The Geological Survey of Alabama and the University of West Alabama take the lead in presenting Fossils of the Black Belt 21, the latest in a long-running series of annual field paleontology workshops for teachers. This year's workshop will focus on paleoecology and paleoenvironmental analysis, the science of understanding environments and living things of the distant past.
The workshop will be in two parts. In part one, Alabama paleontologists will present the geologic history of West Alabama, the origin and nature of the chalk, as well as methods and aims of paleoecology and paleoenvironmental analysis. These lectures will be prerecorded and delivered via Zoom. They will be viewable beginning a few days before the field workshop, and you can watch them whenever it's convenient. The field workshop will take place on Tuesday October 12 on a large chalk outcrop near Selma. You will divide into groups and, by examining the chalk and its fossils, develop hypotheses about the origin of the chalk. This field activity will be conducted using social distancing, and masks will be required. Depending on the nature of the health crisis at that time, and the possibility of severe weather, the field activity may need to be canceled. If this happens, we will mail the guidebook, Jim Lacefield's book, and all other handouts, to registrants. The Zoom lectures will be provided even if the field workshop is canceled.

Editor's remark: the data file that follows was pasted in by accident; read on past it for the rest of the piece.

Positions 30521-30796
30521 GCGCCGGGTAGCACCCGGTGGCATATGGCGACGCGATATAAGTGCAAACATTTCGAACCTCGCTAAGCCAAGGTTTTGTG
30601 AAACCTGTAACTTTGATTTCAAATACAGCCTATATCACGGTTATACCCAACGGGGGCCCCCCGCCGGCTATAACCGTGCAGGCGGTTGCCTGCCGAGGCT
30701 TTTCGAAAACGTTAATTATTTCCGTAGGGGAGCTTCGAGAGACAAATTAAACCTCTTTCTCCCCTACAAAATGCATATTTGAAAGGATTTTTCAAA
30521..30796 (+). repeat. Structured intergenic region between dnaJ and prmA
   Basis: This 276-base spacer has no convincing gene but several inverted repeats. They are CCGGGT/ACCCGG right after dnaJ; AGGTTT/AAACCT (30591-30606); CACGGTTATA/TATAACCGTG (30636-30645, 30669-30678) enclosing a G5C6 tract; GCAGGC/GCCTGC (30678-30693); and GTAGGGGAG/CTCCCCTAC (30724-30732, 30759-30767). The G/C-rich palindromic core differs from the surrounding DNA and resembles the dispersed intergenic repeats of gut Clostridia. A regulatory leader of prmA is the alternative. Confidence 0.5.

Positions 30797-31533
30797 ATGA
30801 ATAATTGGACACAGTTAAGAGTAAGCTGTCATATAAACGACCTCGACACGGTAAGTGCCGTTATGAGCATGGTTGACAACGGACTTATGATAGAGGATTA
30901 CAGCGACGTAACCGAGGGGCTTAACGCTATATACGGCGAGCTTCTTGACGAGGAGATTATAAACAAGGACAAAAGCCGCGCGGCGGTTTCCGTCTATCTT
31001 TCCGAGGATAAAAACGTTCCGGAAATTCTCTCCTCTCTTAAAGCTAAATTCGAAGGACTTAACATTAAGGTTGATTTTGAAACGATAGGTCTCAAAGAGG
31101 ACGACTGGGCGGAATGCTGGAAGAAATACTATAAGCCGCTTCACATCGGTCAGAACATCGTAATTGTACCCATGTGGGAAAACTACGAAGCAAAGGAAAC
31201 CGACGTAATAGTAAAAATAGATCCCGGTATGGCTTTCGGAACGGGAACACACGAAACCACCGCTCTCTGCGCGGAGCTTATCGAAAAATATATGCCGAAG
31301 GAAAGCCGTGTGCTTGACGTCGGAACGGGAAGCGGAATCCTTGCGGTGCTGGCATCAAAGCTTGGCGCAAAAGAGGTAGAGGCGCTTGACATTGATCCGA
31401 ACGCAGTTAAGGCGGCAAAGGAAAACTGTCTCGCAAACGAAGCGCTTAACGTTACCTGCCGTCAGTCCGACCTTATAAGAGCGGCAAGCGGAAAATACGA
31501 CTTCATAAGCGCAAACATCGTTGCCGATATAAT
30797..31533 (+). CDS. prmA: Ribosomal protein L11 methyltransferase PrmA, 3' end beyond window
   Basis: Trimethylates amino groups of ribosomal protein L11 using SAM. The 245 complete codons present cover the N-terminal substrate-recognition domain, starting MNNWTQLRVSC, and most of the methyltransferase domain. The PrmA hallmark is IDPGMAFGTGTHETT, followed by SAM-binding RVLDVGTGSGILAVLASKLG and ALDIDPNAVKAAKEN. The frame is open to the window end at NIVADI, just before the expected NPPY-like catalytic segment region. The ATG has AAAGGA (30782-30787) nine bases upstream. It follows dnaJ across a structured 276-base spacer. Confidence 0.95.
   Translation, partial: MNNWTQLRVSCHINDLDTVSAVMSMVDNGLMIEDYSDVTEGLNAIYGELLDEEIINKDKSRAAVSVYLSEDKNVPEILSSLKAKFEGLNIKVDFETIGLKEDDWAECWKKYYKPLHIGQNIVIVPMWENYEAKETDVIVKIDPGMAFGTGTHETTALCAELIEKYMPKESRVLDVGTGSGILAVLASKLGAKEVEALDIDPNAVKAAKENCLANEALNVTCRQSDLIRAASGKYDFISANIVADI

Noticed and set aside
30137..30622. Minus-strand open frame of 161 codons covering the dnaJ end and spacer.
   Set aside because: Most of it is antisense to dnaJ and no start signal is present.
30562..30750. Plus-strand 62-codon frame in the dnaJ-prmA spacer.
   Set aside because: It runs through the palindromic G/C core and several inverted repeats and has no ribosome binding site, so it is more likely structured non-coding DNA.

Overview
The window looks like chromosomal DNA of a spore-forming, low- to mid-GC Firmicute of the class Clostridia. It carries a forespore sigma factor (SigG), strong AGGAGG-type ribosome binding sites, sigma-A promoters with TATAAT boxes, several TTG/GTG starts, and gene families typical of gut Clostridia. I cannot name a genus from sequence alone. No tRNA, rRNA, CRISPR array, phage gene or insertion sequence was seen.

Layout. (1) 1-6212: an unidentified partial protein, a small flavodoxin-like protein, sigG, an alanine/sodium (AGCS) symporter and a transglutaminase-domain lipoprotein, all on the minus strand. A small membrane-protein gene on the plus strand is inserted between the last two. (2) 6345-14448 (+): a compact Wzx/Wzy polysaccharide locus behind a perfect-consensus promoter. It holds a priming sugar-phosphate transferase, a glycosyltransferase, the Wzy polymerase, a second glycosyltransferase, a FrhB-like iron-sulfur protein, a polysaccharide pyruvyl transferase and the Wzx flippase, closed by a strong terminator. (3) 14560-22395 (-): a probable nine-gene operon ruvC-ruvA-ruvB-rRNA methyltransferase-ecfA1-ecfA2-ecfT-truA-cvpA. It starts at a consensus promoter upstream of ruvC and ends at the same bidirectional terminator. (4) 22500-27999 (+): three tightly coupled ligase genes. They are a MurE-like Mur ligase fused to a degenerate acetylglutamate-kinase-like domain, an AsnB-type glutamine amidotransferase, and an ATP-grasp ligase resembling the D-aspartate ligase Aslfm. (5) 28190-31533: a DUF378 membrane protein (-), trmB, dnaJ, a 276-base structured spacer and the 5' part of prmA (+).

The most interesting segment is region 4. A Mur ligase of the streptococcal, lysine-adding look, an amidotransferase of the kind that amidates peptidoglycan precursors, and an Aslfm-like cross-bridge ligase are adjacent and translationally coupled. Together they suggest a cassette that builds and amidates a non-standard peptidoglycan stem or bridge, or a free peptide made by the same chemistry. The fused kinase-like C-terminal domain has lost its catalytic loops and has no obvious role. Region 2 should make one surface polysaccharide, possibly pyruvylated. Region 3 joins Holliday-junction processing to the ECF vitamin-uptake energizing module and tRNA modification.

We will meet at Harrell Station, a productive Cretaceous fossil site on private land near Selma, Alabama. The workshop will take place on Tuesday, October 12 2021. The cost is $28 for this one-day workshop. This includes lunch and a vast array of science-education goodies, including the famed book by Jim Lacefield, Lost Worlds in Alabama Rocks (a $25 value).
Cost: $28, register early